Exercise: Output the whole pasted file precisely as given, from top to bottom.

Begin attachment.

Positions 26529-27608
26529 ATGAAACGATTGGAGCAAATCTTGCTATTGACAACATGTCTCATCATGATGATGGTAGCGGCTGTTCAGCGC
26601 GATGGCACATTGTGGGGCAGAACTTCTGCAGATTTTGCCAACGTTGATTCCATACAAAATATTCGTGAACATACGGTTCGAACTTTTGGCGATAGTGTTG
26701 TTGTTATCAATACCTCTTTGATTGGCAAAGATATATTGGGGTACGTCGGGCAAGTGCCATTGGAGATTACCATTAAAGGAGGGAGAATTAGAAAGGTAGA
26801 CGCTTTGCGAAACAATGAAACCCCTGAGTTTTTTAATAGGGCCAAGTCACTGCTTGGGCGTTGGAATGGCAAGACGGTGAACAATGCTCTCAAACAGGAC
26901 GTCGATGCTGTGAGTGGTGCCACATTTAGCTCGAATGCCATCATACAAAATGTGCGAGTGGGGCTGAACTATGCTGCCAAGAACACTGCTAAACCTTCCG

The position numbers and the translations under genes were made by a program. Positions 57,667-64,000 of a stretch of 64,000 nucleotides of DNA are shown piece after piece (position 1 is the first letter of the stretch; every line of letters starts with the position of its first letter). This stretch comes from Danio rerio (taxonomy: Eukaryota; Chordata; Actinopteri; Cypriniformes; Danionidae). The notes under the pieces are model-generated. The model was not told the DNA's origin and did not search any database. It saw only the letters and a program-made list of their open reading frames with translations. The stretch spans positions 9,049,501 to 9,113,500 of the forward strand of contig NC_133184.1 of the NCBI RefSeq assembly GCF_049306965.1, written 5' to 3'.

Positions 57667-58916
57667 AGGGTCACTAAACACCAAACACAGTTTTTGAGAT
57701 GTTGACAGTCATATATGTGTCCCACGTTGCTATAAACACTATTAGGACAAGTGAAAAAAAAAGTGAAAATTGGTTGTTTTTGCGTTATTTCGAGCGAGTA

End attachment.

Positions 26529-27608
26529 ATGAAACGATTGGAGCAAATCTTGCTATTGACAACATGTCTCATCATGATGATGGTAGCGGCTGTTCAGCGC
26601 GATGGCACATTGTGGGGCAGAACTTCTGCAGATTTTGCCAACGTTGATTCCATACAAAATATTCGTGAACATACGGTTCGAACTTTTGGCGATAGTGTTG
26701 TTGTTATCAATACCTCTTTGATTGGCAAAGATATATTGGGGTACGTCGGGCAAGTGCCATTGGAGATTACCATTAAAGGAGGGAGAATTAGAAAGGTAGA
26801 CGCTTTGCGAAACAATGAAACCCCTGAGTTTTTTAATAGGGCCAAGTCACTGCTTGGGCGTTGGAATGGCAAGACGGTGAACAATGCTCTCAAACAGGAC
26901 GTCGATGCTGTGAGTGGTGCCACATTTAGCTCGAATGCCATCATACAAAATGTGCGAGTGGGGCTGAACTATGCTGCCAAGAACACTGCTAAACCTTCCG

The position numbers and the translations under genes were made by a program. Positions 57,667-64,000 of a stretch of 64,000 nucleotides of DNA are shown piece after piece (position 1 is the first letter of the stretch; every line of letters starts with the position of its first letter). This stretch comes from Danio rerio (taxonomy: Eukaryota; Chordata; Actinopteri; Cypriniformes; Danionidae). The notes under the pieces are model-generated. The model was not told the DNA's origin and did not search any database. It saw only the letters and a program-made list of their open reading frames with translations. The stretch spans positions 9,049,501 to 9,113,500 of the forward strand of contig NC_133184.1 of the NCBI RefSeq assembly GCF_049306965.1, written 5' to 3'.

Positions 57667-58916
57667 AGGGTCACTAAACACCAAACACAGTTTTTGAGAT
57701 GTTGACAGTCATATATGTGTCCCACGTTGCTATAAACACTATTAGGACAAGTGAAAAAAAAAGTGAAAATTGGTTGTTTTTGCGTTATTTCGAGCGAGTA